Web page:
Tragically, the Third Street Saints lost one of their own in THQ's Saints Row: The Third for the Sony PlayStation 3, Microsoft Xbox 360, and PC. Beloved sociopath Johnny Gat was brutally murdered by a rival criminal syndicate early in the story, but since his death occured offscreen, many characters (and fans) refuse to believe that Gat is truly gone. Developer Volition has finished work on the next downloadable episodic installment of missions for The Third, and this new addition brings Gat back into the fold. Check out this trailer for "The Trouble With Clones" in which a devoted Saints fan clones Johnny Gat, but in the tradition of horrifying sci-fi tropes, Gat comes back wrong and it's up to the leader of the Saints to take him down. "The Trouble With Clones" is available today for $6.99 or is included in the game's Season Pass option. Here's hoping that "Clones" offers something more substantial than the previous DLC, "Gangstas In Space", which was a fun romp but ultimately too short. I've enjoyed all of the DLC, really, but since I completed the game before playing any of it, all of the new weapons and abilities that the expansions bring to the experience are wasted on me since I can't really use them for anything now that all of the objectives are complete. I really wish that The Third offered a true New Game Plus option. I'd love to tear through Steelport again from the start with all (or at least most) of my upgrades available.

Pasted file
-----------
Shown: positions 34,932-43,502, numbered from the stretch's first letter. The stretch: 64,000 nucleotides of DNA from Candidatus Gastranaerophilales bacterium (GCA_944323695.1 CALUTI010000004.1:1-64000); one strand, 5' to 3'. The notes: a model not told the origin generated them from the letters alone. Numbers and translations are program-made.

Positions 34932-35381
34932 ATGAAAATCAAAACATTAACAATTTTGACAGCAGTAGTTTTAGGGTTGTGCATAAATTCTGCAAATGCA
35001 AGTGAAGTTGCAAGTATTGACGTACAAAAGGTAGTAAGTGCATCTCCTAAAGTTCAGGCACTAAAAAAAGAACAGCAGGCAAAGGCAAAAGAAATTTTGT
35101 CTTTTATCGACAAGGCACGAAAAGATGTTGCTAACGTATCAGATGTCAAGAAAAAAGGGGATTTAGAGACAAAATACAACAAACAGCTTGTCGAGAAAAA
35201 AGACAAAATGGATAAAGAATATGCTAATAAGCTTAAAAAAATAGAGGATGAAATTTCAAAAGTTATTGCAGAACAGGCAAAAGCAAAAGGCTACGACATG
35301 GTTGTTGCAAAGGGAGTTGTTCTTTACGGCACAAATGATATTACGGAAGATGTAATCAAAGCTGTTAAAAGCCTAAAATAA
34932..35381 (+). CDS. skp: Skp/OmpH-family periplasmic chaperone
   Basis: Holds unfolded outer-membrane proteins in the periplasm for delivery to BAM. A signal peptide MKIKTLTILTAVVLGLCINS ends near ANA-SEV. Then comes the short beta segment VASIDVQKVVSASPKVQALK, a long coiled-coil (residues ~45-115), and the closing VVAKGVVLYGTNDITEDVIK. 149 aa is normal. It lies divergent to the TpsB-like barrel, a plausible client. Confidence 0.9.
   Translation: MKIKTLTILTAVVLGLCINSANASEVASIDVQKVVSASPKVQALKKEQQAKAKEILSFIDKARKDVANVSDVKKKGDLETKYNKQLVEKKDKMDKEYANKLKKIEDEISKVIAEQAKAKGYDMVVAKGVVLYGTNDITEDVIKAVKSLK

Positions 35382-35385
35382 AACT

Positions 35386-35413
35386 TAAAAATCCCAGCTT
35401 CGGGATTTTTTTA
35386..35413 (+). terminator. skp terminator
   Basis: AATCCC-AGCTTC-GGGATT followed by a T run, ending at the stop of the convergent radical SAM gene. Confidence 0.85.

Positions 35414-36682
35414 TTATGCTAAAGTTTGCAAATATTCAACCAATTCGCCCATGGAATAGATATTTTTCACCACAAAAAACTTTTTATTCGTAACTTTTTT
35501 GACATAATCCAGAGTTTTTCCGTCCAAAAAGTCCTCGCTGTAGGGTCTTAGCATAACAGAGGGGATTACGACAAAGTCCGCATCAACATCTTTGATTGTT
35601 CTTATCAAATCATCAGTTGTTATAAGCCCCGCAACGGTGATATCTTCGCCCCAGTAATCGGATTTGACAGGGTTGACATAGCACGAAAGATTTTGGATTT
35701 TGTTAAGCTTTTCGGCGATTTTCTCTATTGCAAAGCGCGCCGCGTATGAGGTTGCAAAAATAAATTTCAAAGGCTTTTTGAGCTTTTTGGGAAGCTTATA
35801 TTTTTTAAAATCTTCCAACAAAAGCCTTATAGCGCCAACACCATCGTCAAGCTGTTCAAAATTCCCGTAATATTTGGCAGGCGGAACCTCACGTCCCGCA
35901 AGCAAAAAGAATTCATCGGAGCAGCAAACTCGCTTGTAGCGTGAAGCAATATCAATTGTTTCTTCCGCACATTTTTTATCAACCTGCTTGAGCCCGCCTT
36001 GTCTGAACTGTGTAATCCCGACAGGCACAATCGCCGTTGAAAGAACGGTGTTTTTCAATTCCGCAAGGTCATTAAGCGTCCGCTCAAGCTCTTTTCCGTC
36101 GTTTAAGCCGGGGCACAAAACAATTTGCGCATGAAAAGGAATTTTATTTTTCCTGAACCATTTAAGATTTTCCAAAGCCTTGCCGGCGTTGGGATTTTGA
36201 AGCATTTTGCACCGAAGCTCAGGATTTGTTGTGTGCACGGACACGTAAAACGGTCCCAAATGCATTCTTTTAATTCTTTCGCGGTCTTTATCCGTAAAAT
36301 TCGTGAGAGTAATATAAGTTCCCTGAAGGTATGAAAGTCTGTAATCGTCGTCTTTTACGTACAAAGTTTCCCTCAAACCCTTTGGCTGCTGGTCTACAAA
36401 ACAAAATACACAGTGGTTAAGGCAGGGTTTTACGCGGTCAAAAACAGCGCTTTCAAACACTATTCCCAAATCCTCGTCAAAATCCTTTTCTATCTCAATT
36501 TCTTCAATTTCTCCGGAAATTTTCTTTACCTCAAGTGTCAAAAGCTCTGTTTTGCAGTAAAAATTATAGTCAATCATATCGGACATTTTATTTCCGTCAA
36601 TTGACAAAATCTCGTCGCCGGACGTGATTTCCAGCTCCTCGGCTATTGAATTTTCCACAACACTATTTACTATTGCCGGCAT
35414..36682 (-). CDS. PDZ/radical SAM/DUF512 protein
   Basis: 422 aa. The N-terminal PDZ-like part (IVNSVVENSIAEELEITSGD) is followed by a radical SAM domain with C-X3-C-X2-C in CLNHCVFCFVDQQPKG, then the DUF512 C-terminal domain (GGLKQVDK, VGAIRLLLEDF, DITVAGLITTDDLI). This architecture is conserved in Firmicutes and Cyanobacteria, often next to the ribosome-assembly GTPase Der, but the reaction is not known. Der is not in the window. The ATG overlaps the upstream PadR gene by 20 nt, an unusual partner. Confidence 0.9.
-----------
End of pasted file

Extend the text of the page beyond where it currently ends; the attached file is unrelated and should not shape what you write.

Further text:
Do you remember when new video game consoles came with a hot new game packed inside? Buying the Super NES snagged you a copy of Super Mario World. Picking up a Sega Genesis meant finding Altered Beast (or, later, Sonic the Hedgehog) in the box with it. Tetris came with every Game Boy. It was truly a glorious era. So what happened? Why don't new consoles include new major games anymore? Defunct Games lays the blame on the Sega CD's attempt to dazzle would-be owners with an array of software that may have looked good as bullet points on the side of the box, but in reality were less than impressive. Did the Sega CD kill the pack-in game?
I know what you're thinking: How could this have happened? Some will point to the rising cost of making both hardware and software. Others will tell you stories about how the economy isn't like it used to be. A few will sit you down and force you to play Altered Beast until you stop asking. But these people are all wrong. The real reason nobody offers pack-in games is because of the Sega CD.
In total, Sega packaged a whopping six discs in the Sega CD box. For three hundred dollars, gamers picked up five Genesis ports, a TurboGrafx-CD game, a CD sampler, a collection of CD+G songs and the introduction of Virtual VCR. With the possible exception of Nintendo's Ambassador Program, this is the most amount of "free" software ever given away with a brand new game console.
In fact, it's too big of a haul. By packing so much crummy content into one box, Sega effectively killed the importance of the pack-in game. This act of desperation was felt throughout the industry, leading to the PlayStation, Xbox, Dreamcast and GameCube all launching without a pack-in game.
I don't know if I buy the premise entirely, but the article does make a good case for the general patheticness of Sega CD's pack-in titles. Personally, I think that it's not the crater left by Sega's pack-in glut that ended the practice of pack-in titles, but the rise of the original Sony PlayStation. Sony blasted into the video game console market with an edgy attitude and a brash marketing ego that raised the stakes for everyone. As competition heated up across all three of the console manufacturers of the era and profit margins became thinner, the need to give away the best game in the launch library withered away. Pack-ins on the whole didn't stay dead forever, of course. It's not uncommon to find the biggest game of a given season included with a PlayStation 3 or a Nintendo 3DS at key times of the year. When new hardware hits stores, however, we're on our own.